Is Mouth Taping Right For You?
I recently received an email from a patient and trustworthy friend sharing the positive effect mouth taping at night has had on his dental hygiene. While this is a somewhat controversial technique, his story speaks volumes:
I started on this journey with you to tape our mouths 18 months ago. I started because I called, frustrated with a lifetime of cavities, and I was just told I had nine more. Again, more cavities! Since then, mouth taping has become a nonnegotiable part of my life.
I use a simple light tape that costs $2 and last for months. I use only a small postage stamp size and it’s always there in the morning. Today I went back to the dentist for my first cleaning and checkup since starting mouth taping. I was told I had zero cavities, maybe for the first time in my life! She also said, “I can tell mouth breathers by their gums. You have none of the signs of a mouth breather.” Mouth taping may seem strange, but it clearly works!
In my first article on mouth taping at night, I cited 20 scientific reasons to consider taping the mouth while sleeping. Since then, I have found even more compelling reasons to consider taping to become a nasal-breathing sleeper.
Do you ever wake up with a dry mouth? If so, this is a good indicator that you are sleeping with your mouth open. Known as mouth breathing, an open mouth dries out the gums and teeth and dehydrates oral mucosa. This lowers the mouth’s pH and allows for proliferation of acid- and plaque-forming bacteria, like Streptococcus mutans.
Streptococcus mutans can increase four-fold for mouth breathers compared to nose breathers and has been linked to bad breath, dental cavities, gingivitis, dental plaque, snoring, allergies, asthma, sleep apnea, arterial plaque, heart health, brain plaque, and cognitive decline.1-4
The risk of mouth breathing is more considerable for children. Keeping the mouth closed while sleeping is necessary for proper facial development, including a wide palate and open airways. One study linked 85% of mouth breathing in children to improper facial development and smaller airways, creating an unhealthy cycle of ongoing mouth breathing just to get enough air.1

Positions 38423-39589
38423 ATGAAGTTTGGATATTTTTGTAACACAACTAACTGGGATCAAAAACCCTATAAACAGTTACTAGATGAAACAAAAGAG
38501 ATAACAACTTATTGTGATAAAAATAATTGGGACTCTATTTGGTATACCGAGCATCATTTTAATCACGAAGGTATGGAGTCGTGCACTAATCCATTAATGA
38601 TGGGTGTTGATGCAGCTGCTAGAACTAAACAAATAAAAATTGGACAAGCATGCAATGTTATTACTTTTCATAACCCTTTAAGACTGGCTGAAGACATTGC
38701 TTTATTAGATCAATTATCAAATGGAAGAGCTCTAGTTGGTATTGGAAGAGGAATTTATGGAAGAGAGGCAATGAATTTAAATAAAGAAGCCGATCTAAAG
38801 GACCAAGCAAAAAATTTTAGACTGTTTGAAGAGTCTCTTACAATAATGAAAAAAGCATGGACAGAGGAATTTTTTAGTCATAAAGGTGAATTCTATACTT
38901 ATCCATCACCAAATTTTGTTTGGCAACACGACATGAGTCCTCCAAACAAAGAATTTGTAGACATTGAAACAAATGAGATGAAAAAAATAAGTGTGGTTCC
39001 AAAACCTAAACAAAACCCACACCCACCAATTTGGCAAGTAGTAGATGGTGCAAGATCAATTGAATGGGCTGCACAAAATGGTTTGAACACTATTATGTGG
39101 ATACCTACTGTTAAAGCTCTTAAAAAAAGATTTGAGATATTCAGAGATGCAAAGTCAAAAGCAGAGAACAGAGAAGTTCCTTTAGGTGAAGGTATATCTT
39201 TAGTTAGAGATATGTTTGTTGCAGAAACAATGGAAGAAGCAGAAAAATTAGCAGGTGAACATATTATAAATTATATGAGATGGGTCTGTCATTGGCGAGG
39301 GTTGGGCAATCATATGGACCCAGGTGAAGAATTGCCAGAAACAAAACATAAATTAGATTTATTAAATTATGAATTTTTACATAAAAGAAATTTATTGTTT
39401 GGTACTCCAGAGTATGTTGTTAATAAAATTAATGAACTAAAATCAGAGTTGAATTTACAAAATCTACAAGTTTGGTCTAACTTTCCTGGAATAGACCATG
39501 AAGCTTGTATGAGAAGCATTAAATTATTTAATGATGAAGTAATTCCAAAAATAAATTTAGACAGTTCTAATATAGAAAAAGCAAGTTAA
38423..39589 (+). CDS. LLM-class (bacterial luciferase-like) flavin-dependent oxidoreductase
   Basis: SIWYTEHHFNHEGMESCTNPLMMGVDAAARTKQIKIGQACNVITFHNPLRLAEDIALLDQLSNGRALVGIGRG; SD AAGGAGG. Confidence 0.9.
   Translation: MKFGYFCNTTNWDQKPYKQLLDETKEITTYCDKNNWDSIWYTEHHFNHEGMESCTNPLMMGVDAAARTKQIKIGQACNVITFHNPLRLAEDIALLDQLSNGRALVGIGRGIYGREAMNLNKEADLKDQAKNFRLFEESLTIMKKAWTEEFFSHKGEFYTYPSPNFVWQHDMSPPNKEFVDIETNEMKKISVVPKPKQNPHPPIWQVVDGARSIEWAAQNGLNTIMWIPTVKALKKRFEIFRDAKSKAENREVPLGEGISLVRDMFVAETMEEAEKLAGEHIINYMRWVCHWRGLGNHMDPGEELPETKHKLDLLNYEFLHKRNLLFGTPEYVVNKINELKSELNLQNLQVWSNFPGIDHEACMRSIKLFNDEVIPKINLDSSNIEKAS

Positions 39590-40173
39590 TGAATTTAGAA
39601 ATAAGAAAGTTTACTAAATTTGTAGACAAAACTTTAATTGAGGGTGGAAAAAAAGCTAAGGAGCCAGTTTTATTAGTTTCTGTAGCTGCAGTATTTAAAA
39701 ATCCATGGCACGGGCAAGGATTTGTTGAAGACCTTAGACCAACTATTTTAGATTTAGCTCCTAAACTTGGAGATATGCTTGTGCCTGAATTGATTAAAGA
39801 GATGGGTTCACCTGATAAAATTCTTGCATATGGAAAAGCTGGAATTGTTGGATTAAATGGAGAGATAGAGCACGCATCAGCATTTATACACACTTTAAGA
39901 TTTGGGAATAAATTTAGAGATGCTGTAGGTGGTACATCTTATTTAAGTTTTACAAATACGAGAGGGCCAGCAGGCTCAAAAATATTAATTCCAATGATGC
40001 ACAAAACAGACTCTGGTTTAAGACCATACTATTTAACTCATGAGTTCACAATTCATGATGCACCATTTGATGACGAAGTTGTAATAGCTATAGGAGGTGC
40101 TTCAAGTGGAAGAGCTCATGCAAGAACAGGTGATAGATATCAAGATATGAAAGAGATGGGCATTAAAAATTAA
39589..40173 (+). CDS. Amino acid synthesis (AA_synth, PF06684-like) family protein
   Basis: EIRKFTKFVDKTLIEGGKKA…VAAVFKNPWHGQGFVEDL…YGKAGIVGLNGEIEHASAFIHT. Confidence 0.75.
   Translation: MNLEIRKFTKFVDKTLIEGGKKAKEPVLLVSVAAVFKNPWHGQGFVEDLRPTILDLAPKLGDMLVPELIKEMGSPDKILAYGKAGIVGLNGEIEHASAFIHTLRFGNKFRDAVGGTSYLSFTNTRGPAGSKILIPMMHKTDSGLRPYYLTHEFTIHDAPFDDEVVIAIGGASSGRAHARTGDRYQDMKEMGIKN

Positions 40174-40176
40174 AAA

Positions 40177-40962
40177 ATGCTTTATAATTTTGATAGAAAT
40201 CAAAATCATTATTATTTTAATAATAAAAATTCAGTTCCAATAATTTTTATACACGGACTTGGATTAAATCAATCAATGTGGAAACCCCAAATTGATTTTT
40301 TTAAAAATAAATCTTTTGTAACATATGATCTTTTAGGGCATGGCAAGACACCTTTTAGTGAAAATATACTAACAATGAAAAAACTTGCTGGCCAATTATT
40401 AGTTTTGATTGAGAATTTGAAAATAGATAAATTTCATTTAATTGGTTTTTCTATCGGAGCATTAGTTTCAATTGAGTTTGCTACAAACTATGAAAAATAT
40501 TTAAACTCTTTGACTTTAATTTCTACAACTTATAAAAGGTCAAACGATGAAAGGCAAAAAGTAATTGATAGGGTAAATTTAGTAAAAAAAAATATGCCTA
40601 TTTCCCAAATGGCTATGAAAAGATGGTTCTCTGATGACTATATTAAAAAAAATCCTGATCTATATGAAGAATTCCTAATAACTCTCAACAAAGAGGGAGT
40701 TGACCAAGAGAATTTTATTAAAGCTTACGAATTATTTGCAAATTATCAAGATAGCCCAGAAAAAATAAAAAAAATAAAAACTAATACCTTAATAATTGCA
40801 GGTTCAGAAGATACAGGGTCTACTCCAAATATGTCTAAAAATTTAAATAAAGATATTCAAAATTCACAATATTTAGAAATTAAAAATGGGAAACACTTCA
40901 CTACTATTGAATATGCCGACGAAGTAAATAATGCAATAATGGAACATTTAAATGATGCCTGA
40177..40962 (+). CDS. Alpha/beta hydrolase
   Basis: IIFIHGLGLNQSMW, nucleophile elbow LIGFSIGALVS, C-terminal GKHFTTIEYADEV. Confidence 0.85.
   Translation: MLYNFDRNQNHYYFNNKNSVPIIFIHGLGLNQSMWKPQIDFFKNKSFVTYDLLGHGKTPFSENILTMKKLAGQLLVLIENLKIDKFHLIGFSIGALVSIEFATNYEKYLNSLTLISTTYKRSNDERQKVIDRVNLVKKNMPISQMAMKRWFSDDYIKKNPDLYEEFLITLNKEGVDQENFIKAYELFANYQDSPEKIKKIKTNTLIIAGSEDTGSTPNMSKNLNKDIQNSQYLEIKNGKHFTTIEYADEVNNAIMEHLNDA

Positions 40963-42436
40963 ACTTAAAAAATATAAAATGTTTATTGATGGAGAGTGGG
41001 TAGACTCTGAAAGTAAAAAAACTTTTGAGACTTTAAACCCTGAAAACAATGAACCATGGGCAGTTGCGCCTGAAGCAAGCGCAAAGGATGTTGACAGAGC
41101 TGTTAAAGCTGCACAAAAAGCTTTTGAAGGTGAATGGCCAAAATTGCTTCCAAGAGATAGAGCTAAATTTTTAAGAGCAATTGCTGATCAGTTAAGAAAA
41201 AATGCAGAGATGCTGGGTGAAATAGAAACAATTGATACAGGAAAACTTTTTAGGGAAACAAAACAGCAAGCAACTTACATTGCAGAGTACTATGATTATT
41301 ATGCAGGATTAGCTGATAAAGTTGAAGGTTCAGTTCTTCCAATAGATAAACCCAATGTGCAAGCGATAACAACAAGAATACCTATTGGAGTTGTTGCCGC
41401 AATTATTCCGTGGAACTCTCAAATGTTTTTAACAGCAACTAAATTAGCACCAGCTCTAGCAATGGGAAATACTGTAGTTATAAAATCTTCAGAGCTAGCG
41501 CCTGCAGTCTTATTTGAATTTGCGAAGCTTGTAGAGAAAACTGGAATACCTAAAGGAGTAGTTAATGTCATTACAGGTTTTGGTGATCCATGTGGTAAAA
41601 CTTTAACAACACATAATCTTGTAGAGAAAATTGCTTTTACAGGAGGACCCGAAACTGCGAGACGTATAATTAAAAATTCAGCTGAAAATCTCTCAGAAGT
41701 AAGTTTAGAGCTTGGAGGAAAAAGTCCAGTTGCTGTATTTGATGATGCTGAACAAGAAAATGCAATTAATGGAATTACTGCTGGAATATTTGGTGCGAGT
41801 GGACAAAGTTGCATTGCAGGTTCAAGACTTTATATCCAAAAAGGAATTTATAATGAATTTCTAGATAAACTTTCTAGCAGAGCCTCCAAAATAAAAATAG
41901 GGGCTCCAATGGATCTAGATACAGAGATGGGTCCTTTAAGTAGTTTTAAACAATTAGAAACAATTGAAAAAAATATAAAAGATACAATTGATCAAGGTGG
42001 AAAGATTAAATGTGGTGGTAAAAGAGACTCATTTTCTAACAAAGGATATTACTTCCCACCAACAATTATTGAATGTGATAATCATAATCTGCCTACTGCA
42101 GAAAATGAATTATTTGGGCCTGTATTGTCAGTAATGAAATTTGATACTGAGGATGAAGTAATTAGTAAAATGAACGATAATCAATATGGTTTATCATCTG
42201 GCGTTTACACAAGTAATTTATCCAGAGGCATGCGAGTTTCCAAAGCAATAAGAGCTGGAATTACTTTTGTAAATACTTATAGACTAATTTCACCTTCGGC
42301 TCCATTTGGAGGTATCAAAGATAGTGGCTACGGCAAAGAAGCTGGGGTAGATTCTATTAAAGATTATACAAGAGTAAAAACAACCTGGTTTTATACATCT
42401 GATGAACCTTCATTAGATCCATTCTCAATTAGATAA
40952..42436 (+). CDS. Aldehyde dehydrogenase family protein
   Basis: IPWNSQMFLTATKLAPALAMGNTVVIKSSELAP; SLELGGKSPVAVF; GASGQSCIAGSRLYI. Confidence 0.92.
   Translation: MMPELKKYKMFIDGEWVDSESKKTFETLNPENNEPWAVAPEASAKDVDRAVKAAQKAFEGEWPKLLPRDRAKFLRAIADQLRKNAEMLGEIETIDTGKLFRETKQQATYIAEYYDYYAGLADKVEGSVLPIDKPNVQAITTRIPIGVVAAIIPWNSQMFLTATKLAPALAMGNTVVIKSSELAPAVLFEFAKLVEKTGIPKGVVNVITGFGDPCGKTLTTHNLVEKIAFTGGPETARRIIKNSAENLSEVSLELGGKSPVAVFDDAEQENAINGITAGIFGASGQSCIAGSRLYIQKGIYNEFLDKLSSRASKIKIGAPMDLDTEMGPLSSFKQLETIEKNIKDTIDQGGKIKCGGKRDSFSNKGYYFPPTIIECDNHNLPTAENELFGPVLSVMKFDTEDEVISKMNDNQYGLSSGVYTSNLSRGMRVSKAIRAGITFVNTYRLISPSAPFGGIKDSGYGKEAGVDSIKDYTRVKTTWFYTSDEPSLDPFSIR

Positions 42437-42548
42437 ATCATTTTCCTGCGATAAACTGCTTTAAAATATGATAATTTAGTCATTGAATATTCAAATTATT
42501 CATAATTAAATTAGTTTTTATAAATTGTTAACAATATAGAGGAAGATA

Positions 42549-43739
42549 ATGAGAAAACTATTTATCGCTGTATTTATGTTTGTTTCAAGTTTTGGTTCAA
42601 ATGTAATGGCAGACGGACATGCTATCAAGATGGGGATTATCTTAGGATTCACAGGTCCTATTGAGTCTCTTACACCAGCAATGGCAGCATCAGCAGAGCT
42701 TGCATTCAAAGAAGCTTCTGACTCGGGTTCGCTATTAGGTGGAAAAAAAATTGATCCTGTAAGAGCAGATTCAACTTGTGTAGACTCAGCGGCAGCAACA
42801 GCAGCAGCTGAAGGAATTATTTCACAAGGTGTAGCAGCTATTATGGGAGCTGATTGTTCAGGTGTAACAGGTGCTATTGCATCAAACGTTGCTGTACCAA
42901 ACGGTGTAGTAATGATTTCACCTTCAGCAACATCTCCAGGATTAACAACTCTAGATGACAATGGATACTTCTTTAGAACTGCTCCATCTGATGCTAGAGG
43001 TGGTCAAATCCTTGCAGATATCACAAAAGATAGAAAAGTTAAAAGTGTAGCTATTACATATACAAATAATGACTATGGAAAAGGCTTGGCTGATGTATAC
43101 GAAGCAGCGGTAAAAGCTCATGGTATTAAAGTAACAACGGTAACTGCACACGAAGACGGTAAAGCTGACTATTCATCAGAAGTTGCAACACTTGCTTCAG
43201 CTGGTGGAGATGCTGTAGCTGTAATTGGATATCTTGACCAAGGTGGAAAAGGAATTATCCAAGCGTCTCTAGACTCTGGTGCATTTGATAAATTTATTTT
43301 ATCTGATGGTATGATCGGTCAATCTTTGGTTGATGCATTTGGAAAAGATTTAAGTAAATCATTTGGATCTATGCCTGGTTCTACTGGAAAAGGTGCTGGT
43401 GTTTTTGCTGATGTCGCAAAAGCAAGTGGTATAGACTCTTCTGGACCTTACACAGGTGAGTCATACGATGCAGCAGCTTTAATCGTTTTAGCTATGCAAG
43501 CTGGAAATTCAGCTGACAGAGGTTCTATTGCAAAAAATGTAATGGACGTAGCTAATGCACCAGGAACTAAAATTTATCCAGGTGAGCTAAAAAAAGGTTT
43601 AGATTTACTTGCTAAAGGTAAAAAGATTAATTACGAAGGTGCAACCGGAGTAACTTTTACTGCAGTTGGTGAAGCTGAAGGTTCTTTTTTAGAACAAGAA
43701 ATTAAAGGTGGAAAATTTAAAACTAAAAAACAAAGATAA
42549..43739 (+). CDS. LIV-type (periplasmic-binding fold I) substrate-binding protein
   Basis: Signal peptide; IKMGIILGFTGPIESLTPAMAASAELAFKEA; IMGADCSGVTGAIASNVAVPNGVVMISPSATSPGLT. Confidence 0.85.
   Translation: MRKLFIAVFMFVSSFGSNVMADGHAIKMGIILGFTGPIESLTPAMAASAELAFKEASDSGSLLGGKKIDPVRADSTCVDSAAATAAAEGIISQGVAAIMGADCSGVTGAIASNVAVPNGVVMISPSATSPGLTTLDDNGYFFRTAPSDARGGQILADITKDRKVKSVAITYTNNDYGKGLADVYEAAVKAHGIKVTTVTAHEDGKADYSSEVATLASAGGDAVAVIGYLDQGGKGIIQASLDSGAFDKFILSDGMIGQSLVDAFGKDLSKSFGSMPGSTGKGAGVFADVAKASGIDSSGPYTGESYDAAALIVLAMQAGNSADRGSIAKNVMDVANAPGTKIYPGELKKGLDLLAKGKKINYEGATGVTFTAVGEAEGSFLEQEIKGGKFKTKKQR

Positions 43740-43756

Science Backs Up Ancient Wisdom
In James Nesters book, Breath, he writes about George Catlin, a researcher and artist who painted some 600 portraits of native Americans before any Westernization, and observed and reported on their health. In his 1962 book, The Breath of Life, Catlin describes mothers training their infants to keep their mouths closed when not eating, and to tuck their chins while sleeping to prevent mouth breathing. This is something I also saw in India when I was researching nose breathing for my first book, Body, Mind, and Sport.
Today, volumes of science tell us mouth breathing changes the environment of the mouth by breaking down the mouth’s protective barrier, the gums. When the gums weaken, retract, or bleed, the plaque forming bacteria Streptococcus mutans finds its way into the bloodstream through the gums, where it deposits plaque in the body’s arteries, increasing risk of stroke and heart concerns, as well as buildup of plaque in the brain, increasing the risk of cognitive decline.1-4
We Recommend104: Breath with James Nestor
Learn How to Mouth Tape
Contrary to what most of us envision when we say mouth tape—suffocating underneath a huge piece of duct tape—a small piece of flexible surgical tape works great. I use 3M Transpore Tape, which is about the width of Scotch tape.
Apply the tape vertically, a small piece from just above the upper lip (under the nose) to just below the lower lip (maybe halfway down the chin). Taping in this way allows you to breathe through the sides of the mouth if needed during the night. Over time, it gets easier and easier and less tape is needed.
Have you tried taping your mouth closed at night? What have you noticed?